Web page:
These violent delights have violent ends – Trump’s scapegoating of video games is nothing new

Digital Hurdles

These violent delights have violent ends – Trump’s scapegoating of video games is nothing new

John Tabbernor // Community Relations Manager

In the wake of this most recent mass shooting tragedy in Parkland, Florida, the same tired arguments are being trotted out to lay the blame at the feet of popular media. It used to be comic books and rock music. Then it was rap and video games. Apparently, we all have short memories. US President Donald Trump, in his meandering discussions of what he “feels” led to this tragedy, shone the spotlight on violent games and media once again. “We have to do something about maybe [sic] what they’re seeing and how they’re seeing it, and also, video games. I’m hearing more and more people say the level of violence on [sic] video games is really shaping young people’s thoughts.” Trump’s oversimplification of the effects of violent media have sparked a debate that has long since been settled.

Any link between playing violent video games and acting out real world violence has consistently been disproven. This, however, does not stop the scapegoating of the medium in hopes to avoid difficult conversations about access to weapons, gun control and toxic masculinity. Of course, the blame must lie in Call of Duty and Grand Theft Auto. Let us ignore the fact that video games, as popular entertainment, are enjoyed by millions of players around the world, and yet the United States is home to 31 per cent of mass shooters globally. Implying that there is a causal effect between playing violent video games and acting out real world violence is naive at best. We should, however, be open to discussions of the violence in games and the harmful practices that exist adjacent to the medium.

“Swatting” has become synonymous with video game communities. The practice of making fraudulent calls to the police in the hopes of sending an armed response to an unwitting victim has become part of our lexicon. Often carried out against progressive critics, popular YouTubers, or live-streamers, the threat of swatting reached its only tragic conclusion this past December when Wichita police killed 28-year-old Andrew Finch. This real-world act of violence exists in parallel to gaming and ignoring its repercussions or any discussion of how to curb and mitigate its impact, is nothing short of negligence. In the same vein, the GamerGate hate-mob which rose to prominence in 2014, was a manifestation of the toxicity that exists within gaming. Though touted as a movement seeking “ethical” and “objective” coverage of video games, it was in fact an organized harassment campaign against women and marginalized peoples within the industry. These more nefarious facets of games and their communities are only one side of this discussion. It’s important not to forget that many video games, by their nature, romanticize and sell war and violence.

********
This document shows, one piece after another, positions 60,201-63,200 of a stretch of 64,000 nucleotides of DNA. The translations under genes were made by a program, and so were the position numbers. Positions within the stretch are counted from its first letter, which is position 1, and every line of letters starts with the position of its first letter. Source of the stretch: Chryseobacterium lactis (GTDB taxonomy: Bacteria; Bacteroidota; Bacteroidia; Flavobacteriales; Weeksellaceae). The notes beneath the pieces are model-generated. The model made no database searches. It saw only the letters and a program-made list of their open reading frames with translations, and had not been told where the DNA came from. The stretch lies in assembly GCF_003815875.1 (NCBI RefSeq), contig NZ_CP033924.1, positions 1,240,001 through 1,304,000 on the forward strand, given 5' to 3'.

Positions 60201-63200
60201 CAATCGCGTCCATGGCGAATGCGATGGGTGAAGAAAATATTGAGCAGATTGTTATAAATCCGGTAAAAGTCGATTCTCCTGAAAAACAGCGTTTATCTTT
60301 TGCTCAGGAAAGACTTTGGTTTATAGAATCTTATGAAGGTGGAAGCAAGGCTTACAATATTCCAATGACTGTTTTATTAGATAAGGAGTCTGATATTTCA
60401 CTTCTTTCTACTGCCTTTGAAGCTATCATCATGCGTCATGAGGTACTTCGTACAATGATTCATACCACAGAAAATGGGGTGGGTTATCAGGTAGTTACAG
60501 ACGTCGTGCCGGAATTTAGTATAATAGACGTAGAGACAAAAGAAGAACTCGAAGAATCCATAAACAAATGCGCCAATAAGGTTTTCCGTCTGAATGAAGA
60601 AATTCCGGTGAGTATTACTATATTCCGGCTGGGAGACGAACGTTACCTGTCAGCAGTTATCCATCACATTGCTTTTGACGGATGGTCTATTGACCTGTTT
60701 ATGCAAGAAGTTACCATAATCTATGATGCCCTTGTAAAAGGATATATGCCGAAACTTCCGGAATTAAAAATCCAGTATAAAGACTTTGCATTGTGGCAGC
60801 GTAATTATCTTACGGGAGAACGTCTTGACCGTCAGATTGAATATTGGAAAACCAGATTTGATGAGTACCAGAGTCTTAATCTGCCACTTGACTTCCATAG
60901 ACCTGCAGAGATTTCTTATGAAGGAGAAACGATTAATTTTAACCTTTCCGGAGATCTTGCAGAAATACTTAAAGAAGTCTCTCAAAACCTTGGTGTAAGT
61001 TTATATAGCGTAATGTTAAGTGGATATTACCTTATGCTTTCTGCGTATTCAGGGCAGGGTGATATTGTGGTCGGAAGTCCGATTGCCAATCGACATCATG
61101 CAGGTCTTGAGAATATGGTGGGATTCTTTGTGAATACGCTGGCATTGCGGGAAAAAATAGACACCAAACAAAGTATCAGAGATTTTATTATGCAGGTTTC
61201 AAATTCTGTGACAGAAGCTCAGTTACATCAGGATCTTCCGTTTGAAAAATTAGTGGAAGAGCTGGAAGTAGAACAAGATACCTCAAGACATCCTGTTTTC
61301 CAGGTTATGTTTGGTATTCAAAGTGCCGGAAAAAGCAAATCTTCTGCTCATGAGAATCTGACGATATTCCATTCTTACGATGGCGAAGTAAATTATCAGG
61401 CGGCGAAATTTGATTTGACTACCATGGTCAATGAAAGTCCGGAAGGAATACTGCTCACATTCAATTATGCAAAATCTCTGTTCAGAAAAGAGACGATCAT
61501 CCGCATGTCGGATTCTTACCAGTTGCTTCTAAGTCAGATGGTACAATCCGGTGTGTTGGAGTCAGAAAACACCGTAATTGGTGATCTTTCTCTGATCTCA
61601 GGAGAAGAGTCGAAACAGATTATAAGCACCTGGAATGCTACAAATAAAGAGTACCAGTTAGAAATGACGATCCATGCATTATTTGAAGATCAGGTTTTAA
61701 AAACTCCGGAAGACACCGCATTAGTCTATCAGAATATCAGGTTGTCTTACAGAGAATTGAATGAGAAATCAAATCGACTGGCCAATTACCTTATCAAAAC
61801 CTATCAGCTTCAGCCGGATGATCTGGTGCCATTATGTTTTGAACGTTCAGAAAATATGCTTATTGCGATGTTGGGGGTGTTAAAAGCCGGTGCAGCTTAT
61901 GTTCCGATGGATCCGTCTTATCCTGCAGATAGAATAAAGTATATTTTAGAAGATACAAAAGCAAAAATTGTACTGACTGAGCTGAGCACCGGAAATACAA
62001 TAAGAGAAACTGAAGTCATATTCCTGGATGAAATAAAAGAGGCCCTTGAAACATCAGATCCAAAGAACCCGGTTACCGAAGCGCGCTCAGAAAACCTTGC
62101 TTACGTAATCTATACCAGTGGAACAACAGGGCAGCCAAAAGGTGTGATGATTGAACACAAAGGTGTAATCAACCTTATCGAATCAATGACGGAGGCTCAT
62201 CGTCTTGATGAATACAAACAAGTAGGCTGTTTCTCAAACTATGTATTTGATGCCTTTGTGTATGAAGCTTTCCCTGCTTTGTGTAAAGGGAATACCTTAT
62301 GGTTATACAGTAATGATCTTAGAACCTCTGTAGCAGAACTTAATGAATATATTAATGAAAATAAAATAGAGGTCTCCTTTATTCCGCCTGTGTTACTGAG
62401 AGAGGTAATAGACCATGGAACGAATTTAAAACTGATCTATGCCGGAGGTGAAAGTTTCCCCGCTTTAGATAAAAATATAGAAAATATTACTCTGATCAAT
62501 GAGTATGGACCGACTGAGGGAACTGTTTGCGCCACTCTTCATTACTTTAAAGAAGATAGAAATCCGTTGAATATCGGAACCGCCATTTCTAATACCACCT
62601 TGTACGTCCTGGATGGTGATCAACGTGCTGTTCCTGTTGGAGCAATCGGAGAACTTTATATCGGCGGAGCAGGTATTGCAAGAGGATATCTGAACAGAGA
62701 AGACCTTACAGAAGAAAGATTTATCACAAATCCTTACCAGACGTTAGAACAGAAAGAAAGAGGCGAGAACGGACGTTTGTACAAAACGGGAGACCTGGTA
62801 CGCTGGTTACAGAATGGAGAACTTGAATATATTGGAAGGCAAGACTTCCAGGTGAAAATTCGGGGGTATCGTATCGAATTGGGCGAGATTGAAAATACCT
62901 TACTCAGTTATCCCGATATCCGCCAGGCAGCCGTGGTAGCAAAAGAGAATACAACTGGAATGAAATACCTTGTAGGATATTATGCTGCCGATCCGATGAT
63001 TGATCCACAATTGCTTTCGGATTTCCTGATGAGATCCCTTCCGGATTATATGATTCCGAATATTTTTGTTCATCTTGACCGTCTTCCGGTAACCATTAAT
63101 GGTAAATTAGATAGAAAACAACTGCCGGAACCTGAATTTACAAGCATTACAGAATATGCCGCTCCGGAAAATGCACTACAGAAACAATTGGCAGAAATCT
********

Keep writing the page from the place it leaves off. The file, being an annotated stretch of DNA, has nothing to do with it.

The US military is notorious for turning to Hollywood to clean up its image. In exchange for access to equipment and personnel, there is often a demand for final script and use approval. This ensures that any depiction is positive and uncritical. This is especially true in science fiction games, where stand-ins for the US and NATO forces are confronted with the simple good versus evil narrative of the genre. It is hard to have remorse when killing the villain du jour, whether that is aliens, Nazis or zombies. This belies any messy narrative of imperialism and allows the player to easily “other” the bundle of pixels falling dead onscreen. Fiction can be a powerful tool to influence our actions and attitudes. This is made painfully clear when examining the gaming industry’s close relationship with weapons manufacturers.

Much in the same way that car companies license their vehicles to racing games, so too do weapons manufacturers license guns to popular shooters. Real-life weapons lend an authenticity that a facsimile never could. Simon Parkin reported on these deals in Eurogamer’s “Shooters: How Video Games Fund Arms Manufacturers.” He quotes Ralph Vaugn of Barrett Firearms Manufacturing as saying, “…video games expose our brand to a young audience who are considered possible future owners.” The takeaway here is that a portion of every dollar spent on triple-A shooter video games flows into the pockets of small arms manufacturers, either directly through licensing payments, or indirectly through advertising.

Though a direct connection between games and violence may not exist, the media we consume can shape our understanding of reality. We as an audience are obviously not passive, but saying that games have no effect is also ignorant. The portrayals we see depicted in game worlds, given enough time, can easily influence the way we think and feel day to day. Our fetishization of violence in media is disconcerting and worthy of spirited debate. However, Trump and pro-gun pundits in the US, much like other fear mongers who came before them, are still barking up the wrong tree. Video games have already had their moral panic. It’s time we talk about America’s unwillingness to join the modern world and enact sensible gun regulations.


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